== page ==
After five long years of development and fomenting anticipation, Eidos-Montreal’s Thief was released to expectant gamers worldwide last week. While Garret’s long-awaited reboot has proven to be divisive, developer Eidos and publisher Square Enix partnered up with Titan Books to release The Art of Thief. This book of concept art and other artistic assets celebrates the game’s release, the artistic effort that went into creating it, and the enthusiasm of the fans that went into creating it.
Physically, The Art of Thief is an impressively crafted and sturdily made product. When set against my copies of the The Legend of Zelda: Hyrule Historia, The Legend of Korra: The Art of the Animated Series, and The Sky: The Art of Final Fantasy, The Art of Thief comfortably finds itself in exceedingly good company. This volume is contained within a glossy slipcover that features the ubiquitous portrait shot of Garrett’s outstretched hand (the flip-side being a staggeringly beautiful portrait of the City's river) and boasts a respectable two-hundred pages of art and commentary.
What sets this tome apart from others is the more creative use of center-fold imagery that enables Titan, in conjunction with Eidos, to share in gratuitous detail the final design of anti-hero Garrett or to present an elaborate map of the City. The Art of Thief is also very intelligently laid out, enabling a better examination of Garrett, other characters, loot, and the City. One of my favorite sections detailed Garrett’s hands and the focus that went into crafting them. I don’t think I’ve ever encountered such a focus on hands in any of the other art books that I own which adds to the distinctive uniqueness of this volume.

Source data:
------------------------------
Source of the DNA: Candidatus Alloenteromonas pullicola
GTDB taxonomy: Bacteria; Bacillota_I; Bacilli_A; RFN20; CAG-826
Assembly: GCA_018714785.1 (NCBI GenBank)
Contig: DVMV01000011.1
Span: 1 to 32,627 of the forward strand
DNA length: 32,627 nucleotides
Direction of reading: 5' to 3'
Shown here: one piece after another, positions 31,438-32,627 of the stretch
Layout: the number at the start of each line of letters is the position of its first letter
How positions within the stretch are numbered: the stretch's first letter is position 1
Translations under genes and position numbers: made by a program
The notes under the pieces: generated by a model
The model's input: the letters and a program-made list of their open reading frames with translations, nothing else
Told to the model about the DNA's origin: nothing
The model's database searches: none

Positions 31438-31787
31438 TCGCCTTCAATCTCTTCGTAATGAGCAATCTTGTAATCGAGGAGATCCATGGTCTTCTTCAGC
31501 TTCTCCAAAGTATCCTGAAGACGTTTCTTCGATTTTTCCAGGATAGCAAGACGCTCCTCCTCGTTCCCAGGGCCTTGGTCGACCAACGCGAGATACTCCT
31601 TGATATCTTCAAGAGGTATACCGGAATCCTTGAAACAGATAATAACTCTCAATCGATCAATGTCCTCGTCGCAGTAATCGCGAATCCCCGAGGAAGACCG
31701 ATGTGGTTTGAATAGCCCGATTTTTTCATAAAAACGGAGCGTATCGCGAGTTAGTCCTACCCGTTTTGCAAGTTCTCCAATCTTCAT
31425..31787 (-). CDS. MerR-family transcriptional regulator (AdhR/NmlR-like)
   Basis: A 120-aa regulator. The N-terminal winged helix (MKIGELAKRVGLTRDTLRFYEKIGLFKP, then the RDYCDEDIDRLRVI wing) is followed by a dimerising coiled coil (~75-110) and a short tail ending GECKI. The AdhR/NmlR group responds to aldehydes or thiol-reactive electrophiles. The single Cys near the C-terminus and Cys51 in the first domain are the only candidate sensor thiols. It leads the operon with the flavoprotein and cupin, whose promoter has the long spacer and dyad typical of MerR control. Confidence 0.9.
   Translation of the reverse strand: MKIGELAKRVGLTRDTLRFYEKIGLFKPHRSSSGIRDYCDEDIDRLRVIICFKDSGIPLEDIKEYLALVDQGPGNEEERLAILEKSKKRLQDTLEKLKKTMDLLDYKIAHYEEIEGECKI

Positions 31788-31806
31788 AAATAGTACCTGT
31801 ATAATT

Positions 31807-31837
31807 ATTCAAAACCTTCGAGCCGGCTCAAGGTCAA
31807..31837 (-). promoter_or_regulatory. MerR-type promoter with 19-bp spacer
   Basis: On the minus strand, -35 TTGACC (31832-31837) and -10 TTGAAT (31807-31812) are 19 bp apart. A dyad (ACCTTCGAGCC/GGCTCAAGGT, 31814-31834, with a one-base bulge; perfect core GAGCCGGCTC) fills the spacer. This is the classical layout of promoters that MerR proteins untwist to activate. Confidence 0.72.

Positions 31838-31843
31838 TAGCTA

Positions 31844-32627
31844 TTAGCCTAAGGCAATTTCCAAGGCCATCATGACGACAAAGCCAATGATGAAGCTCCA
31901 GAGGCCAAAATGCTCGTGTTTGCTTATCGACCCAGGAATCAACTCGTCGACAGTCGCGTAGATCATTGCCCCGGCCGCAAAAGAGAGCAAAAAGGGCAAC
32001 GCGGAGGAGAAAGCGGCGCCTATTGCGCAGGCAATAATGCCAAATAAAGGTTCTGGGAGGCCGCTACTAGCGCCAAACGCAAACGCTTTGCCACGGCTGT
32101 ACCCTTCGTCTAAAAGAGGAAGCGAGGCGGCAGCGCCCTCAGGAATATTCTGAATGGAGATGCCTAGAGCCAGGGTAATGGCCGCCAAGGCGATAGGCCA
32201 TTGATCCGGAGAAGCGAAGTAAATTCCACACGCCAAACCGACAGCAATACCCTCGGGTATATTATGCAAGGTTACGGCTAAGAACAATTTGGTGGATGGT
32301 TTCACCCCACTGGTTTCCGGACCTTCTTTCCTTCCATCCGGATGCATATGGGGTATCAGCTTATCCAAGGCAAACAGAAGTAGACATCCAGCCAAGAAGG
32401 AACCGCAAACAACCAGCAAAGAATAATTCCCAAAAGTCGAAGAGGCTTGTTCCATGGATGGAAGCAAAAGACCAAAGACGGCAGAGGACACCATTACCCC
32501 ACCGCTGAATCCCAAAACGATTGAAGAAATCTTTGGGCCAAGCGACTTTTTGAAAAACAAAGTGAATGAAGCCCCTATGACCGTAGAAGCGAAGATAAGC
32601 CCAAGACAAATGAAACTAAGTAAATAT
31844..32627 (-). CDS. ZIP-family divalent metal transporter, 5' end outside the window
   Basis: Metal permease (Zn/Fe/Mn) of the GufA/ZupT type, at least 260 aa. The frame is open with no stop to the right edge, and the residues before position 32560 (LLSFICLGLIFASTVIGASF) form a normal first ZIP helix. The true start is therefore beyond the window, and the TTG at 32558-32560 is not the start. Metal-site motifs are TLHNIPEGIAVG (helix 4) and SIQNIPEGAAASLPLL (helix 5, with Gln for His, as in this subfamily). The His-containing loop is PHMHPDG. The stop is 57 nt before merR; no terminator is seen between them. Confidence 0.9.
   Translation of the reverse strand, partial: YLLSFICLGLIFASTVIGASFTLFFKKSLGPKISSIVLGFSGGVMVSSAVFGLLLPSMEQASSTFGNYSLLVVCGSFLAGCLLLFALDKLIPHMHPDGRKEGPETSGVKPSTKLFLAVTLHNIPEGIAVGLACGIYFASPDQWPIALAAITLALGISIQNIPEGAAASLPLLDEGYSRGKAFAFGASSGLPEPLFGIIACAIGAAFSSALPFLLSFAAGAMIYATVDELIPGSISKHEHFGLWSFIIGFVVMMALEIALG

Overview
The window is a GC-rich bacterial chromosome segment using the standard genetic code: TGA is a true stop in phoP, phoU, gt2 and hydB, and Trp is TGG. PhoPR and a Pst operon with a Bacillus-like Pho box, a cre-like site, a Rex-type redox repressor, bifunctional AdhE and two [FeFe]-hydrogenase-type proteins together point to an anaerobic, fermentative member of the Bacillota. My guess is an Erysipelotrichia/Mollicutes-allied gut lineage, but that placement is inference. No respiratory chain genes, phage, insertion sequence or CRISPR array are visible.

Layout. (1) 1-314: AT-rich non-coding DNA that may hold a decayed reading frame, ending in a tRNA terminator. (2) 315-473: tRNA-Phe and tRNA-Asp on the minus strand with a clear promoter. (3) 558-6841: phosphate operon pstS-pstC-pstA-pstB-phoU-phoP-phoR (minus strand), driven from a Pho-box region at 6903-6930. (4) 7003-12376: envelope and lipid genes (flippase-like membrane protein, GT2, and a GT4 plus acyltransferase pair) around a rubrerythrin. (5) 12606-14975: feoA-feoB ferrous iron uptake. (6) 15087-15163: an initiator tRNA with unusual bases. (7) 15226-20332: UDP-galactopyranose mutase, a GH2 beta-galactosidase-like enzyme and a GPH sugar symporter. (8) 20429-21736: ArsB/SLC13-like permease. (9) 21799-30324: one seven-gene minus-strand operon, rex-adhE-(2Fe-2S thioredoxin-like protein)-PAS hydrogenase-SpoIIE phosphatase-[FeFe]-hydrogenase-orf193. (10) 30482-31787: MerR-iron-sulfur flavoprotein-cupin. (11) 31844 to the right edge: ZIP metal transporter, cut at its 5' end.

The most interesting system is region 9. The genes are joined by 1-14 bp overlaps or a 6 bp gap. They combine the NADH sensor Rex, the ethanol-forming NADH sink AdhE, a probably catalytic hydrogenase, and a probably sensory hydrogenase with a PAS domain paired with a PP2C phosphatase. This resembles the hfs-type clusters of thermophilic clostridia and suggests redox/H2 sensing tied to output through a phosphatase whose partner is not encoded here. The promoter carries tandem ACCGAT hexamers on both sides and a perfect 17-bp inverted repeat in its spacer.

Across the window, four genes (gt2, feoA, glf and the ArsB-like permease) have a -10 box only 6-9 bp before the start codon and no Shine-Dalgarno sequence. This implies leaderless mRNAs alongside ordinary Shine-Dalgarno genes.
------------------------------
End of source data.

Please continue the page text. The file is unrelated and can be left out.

Typically, art books are heavy on art and light on exposition. Rather than modest blurbs of information contributed by artists from Eidos, readers will find whole paragraphs gladly presented to accompany the work of the artists when appropriate. It’s a wonderful change from the almost nonexistent literature found in others, especially considering that the fans who are most likely to buy this volume are the ones that are absolutely desperate for every minute detail on the reboot.
However, unlike The Sky or Hyrule Historia, The Art of Thief is an exceedingly dark book. Its use of blacks, blues, and grays as the primary color palette reflect the game’s grungy Victorian-era inspiration. Readers won’t find many colors, save for in the furniture and loot sections, but in the few instances of a broader color palette that are present in the artwork the pages simply come alive with a vibrance rarely seen. Otherwise, the pages of The Art of Thief exude a deadly, if demure, color palette that complements the finished game.
The Art of Thief is a wonderful companion to the game and, regardless of the game’s performance or critical reception, is a welcome retelling of its journey from conception to completion. For art lovers, video gamers, and Thief-fanatics everywhere, The Art of Thief is a talented and bold addition to bookshelves everywhere.
The Art of Thief is now widely available. Order your copy from Amazon: The Art of Thief today.
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